Mellanöstern och Nordafrika Tidningen
Published On: Mon, Jan 11th, 2016

Cluster Bombs and War Crimes

There are regular bombs that blow everything up in their path and then there are cluster bombs that are designed to inflict the maximum amount of damage by releasing “submunitions” that can kill or maim individuals within the distance of several football fields.

cluster_s (1)

There is a reason that cluster bombs are prohibited by international treaties, since like land mines they remain a hazard even as duds. As long ago as May, 2015, human rights groups reported that the Saudi-led coalition was using cluster bombs obtained from the United States. Already in the new year there are multiple reports of cluster bombs being dropped again. The evidence is overwhelming with numerous photographs available online. There is no doubt at all that cluster bombs are being dropped in this bombing campaign and are killing civilians: no doubt at all.

Virtually all of Europe, including Great Britain, has signed the treaty that bans such cluster bombs, but not the United States, which is one of the major weapon suppliers in the region. None of the states on the Arabian Peninsula, including Saudi Arabia, has signed on to the treaty banning these deplorable weapons of sinister destruction; nor have Iran, Israel and Syria. Somehow this devastating weapon, designed to kill and keep on killing, is permissible in the once holy land where fanatics on all sides are salivating over the prospect of an Armageddon. Does “not signing” a treaty to ban such weapons make their use ethical? It may be “legal” as a pathetic politicized alibi, but it is a war crime in all but name. The lack of ink on the signatory page of an international treaty can never justify wanton acts that spill the blood of civilians – men, women and children – caught in the crossfire of competing power struggles.

Denial is no excuse. The coalition spokesperson, Brigadier-General Ahmed al-Asseri, asserted on Sunday that their planes were not using cluster bombs in Sanaa, calling a report (one of several) by Human Rights Watch as “very weak” and not showing evidence. He further argued that 90% of the raids were against Scud missile launchers. Really? There have been thousands of bombing raids, so how many Scud missiles aimed at Saudi Arabia could there be in Yemen and what purpose would dropping cluster bombs be on a missile base? The evidence is quite clear unless you are silly enough to think that Yemenis are importing cluster bomb remnants from other countries. Even the feeble U.N. recognizes what is going on. UN Secretary-General Ban Ki-moon has voiced concern over the reported use of cluster bombs in Yemen, but do not expect the Security Council to follow up on this issue with a “trusted ally” in the region.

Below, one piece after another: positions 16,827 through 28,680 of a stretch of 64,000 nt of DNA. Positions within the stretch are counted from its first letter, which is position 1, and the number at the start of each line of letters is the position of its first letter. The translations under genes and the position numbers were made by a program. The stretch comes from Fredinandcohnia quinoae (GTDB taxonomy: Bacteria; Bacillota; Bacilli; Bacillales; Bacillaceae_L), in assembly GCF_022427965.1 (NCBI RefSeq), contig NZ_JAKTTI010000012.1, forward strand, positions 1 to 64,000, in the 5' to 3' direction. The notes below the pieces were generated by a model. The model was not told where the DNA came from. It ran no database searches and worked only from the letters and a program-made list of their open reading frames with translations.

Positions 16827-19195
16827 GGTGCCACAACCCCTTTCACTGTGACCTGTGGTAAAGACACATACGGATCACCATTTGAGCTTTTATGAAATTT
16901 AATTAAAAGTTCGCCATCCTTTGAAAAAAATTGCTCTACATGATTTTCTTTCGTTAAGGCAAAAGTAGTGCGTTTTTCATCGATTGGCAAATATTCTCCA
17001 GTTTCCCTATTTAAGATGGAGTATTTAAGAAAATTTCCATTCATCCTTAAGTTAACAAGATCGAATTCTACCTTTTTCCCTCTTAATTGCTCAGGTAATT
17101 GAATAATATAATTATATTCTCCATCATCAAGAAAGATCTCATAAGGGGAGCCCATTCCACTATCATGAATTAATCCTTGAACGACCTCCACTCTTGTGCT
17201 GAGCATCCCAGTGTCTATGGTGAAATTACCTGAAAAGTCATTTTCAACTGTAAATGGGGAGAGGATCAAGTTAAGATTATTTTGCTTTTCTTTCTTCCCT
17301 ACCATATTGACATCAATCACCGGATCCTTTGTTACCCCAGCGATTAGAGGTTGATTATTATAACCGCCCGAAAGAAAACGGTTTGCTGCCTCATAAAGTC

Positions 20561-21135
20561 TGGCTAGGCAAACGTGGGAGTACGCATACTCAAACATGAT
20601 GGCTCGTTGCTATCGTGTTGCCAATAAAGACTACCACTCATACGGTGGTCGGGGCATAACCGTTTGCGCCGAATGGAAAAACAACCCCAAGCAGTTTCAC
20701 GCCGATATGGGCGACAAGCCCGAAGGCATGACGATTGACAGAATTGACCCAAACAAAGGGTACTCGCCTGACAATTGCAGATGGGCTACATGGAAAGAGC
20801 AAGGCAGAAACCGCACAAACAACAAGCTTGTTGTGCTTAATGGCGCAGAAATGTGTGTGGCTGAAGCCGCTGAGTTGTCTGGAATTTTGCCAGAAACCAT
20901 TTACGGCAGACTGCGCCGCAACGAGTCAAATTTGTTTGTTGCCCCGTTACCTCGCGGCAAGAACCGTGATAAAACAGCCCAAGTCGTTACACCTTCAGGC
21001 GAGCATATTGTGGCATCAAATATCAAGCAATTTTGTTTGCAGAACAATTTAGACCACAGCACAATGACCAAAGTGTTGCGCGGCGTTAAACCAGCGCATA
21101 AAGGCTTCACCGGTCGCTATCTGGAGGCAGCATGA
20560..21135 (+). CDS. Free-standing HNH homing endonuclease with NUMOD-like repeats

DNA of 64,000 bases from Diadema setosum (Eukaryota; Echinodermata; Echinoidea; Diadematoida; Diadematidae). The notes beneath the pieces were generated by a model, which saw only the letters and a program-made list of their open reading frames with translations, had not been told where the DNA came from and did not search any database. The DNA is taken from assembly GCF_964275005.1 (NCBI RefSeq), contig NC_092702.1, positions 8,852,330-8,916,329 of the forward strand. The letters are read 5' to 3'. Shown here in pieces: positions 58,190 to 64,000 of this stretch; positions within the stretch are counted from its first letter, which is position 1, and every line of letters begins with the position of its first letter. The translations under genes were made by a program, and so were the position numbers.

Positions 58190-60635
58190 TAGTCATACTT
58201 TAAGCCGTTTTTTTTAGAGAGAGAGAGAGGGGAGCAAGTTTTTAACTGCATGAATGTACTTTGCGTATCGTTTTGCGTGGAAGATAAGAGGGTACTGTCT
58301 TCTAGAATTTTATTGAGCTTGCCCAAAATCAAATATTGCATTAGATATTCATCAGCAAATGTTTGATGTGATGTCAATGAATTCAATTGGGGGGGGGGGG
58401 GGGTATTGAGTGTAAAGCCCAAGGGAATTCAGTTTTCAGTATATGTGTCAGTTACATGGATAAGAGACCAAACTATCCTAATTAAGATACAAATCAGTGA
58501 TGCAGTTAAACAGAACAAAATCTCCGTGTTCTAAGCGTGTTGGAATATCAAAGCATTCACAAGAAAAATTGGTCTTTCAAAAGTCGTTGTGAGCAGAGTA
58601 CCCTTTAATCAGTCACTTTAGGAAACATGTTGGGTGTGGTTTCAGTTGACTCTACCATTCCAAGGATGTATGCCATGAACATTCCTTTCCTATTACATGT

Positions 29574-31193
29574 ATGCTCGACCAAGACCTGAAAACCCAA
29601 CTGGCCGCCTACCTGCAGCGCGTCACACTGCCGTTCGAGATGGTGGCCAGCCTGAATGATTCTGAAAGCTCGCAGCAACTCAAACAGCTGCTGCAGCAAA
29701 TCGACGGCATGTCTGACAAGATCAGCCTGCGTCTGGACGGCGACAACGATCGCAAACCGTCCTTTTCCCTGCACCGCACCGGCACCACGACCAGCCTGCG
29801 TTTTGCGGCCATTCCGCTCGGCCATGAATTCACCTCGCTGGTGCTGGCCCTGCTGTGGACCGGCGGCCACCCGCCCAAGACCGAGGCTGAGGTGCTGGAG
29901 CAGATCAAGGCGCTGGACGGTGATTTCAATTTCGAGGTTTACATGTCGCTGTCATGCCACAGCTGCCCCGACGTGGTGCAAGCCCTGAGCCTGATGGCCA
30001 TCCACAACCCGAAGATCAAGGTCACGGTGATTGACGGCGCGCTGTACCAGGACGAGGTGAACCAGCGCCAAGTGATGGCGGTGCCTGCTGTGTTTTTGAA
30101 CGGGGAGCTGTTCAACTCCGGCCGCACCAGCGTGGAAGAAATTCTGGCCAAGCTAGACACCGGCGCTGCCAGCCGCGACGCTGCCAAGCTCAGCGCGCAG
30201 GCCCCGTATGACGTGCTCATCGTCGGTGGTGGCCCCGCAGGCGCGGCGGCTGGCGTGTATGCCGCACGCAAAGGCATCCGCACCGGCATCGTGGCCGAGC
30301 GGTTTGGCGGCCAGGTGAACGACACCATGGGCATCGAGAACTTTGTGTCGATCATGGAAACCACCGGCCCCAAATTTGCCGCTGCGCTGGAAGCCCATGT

Human rights and ethics are the first victims of warfare. It could and perhaps should be argued that war in itself is criminal, especially launching an attack on a neighboring country when that country is not being attacked. Most people would agree that war is hell, especially the victims, no matter what the glorified objective. But war is also lucrative. The whirling sound of a bomb heading for a target is but an echo of the tinkling of champagne glasses for those who toast the profits in the weapons industry. War is also convenient to ignore when it is “over there” and when there is an otherized “enemy.” Consider the fate of the city of Sa’da in the far north of Yemen. At the start of this bombing against all things Huthi, the entire town, a civilian enclave and not a military base by any means, was said to be a military target. The residents were “warned” to leave their homes and flee to avoid being killed. Where exactly were they to go? How would you like it if someone dropped a leaflet saying you must abandon your home. Targeting a civilian site is a serious war crime. Blowing up a mosque, as happened to the millennium old Zaydi mosque of al-Hadi ila al-Haqq in Sa’da, is a crime not only against humanity, but against Islam. The feeble excuse that some kalashnikovs had been stored there, a claim with no evidence, does not justify such a blanket bombing of an entire town.

Yes, war is hell, and yes much of what is done in warfare is criminal. The situation is no different in Yemen with all sides guilty of war crimes. The Saudi-led coalition and its Western supplies are guilty of war crimes, but so are the Huthis, Ansar Shariah, ISIS and several other local groups with guns. Not one of the warring factions is interested in real peace; all are jostling for political power. Meanwhile the people of Yemen, most of whom want security and the opportunity to live meaningful lives, are the victims of this criminal behavior. That is in itself an even greater crime for the living.

About the Author

- Anthropologist and historian with 40 years of experience researching and working in Yemen. Varisco is currently the President of the American Institute for Yemeni Studies, Senior Fellow at the Annemarie Schimmel Kolleg of Bonn University, and an expert advisor to MENA Tidningen.

Leave a comment

XHTML: You can use these html tags: <a href="" title=""> <abbr title=""> <acronym title=""> <b> <blockquote cite=""> <cite> <code> <del datetime=""> <em> <i> <q cite=""> <s> <strike> <strong>